Due to precautions related to COVID-19, we have expanded our options for remote consultations. Please contact our office to discuss whether a phone consultation, video conference or in-person meeting is appropriate for your situation.

Due to precautions related to COVID-19, we have expanded our options for remote consultations. Please contact our office to discuss whether a phone consultation, video conference or in-person meeting is appropriate for your situation.

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Drug Testing and the Immigrant Visa Medical Exam

| Jun 21, 2021 | Family Immigration, Spousal Immigrant Visa |

When applying for an immigrant visa through consular processing, a medical exam with a designated civil surgeon is required.  The medical exam determines whether an individual is inadmissible on health grounds, including for having certain communicable diseases, for not having received certain vaccinations, or for substance abuse/addiction.

While the medical exam includes blood and urine tests for other purposes, it does not normally include drug testing.  However, the exam always includes drug screening, including verbal questions about substance use and a review of any medical records for substance use treatment.  The physician has discretion to order drug testing based on the answers given to questions related to substance use, as well as on other observations about appearance, behavior, and so forth.  Because inadmissibility requires a diagnosis of a substance-related disorder, pertaining to a substance in the Controlled Substances Act, a drug test may be needed to assess current substance use.

It is necessary to answer all questions honestly at the medical exam.  Disclosing drug use does not automatically make someone inadmissible.  Rather, disclosure may trigger a drug test; an individual who previously used drugs, but no longer does, will be able to demonstrate as much.  A significant history of use may also prompt requirements of evidence of remission, such as completion of a program for substance abuse.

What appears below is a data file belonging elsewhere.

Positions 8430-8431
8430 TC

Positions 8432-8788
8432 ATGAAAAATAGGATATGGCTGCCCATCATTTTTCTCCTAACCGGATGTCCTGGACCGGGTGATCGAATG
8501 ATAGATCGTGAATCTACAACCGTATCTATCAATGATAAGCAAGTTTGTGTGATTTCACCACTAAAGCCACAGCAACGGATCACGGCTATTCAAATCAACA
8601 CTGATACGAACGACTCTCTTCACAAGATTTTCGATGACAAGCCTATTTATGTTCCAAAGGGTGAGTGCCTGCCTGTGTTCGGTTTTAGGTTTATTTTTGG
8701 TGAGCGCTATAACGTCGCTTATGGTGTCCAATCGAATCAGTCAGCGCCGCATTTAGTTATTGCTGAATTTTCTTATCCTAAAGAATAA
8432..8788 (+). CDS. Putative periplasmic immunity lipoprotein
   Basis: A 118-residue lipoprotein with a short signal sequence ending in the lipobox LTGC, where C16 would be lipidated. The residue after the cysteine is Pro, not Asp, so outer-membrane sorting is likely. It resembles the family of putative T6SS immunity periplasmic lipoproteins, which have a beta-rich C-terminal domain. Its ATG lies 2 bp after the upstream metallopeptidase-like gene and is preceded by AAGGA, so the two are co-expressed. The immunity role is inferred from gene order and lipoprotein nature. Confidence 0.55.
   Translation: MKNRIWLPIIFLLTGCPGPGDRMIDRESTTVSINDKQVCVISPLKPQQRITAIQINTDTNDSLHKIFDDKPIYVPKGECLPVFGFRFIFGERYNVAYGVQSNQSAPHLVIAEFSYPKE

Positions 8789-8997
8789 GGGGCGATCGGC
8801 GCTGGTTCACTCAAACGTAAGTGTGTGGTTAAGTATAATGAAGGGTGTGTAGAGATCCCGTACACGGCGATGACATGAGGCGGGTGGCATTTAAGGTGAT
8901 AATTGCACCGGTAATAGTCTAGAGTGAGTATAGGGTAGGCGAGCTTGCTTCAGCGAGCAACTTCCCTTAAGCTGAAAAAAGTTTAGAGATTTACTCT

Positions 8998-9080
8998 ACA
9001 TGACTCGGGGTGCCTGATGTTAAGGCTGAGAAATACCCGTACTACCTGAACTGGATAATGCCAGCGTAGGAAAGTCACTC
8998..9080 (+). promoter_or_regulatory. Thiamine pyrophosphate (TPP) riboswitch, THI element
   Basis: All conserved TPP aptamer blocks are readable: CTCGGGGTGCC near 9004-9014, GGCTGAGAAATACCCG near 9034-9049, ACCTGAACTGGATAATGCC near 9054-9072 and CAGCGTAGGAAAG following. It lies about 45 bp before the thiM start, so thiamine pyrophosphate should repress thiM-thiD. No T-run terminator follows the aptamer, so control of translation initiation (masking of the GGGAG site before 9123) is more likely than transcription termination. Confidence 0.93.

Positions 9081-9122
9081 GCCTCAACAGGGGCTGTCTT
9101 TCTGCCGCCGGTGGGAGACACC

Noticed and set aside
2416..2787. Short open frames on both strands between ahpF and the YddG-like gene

Likewise, the civil surgeon may not diagnose a substance-related disorder even with disclosure of use.  Alternatively, the doctor may not be able to determine whether a diagnosis is warranted, and will instead continue to follow up with the visa applicant over the next few months to get a more complete picture of substance use.

If a drug test is taken, and the individual tests positive for a controlled substance, immigration becomes more complicated.  There is no waiver for inadmissibility on the grounds of drug use.  Fortunately, though, these are not permanent grounds for inadmissibility; if an individual can recover and show remission, that person will eventually be admissible.  While the immigration process is delayed by a positive drug test, it is not foreclosed forever so long as treatment is completed successfully.

Each situation and every concern in immigration is unique.  An experienced immigration attorney can help.  Francis Law Center specializes in immigration law.

This information is intended to educate and should not be taken as legal advice.

Written by Francis Law Center Staff Eric Liberatore

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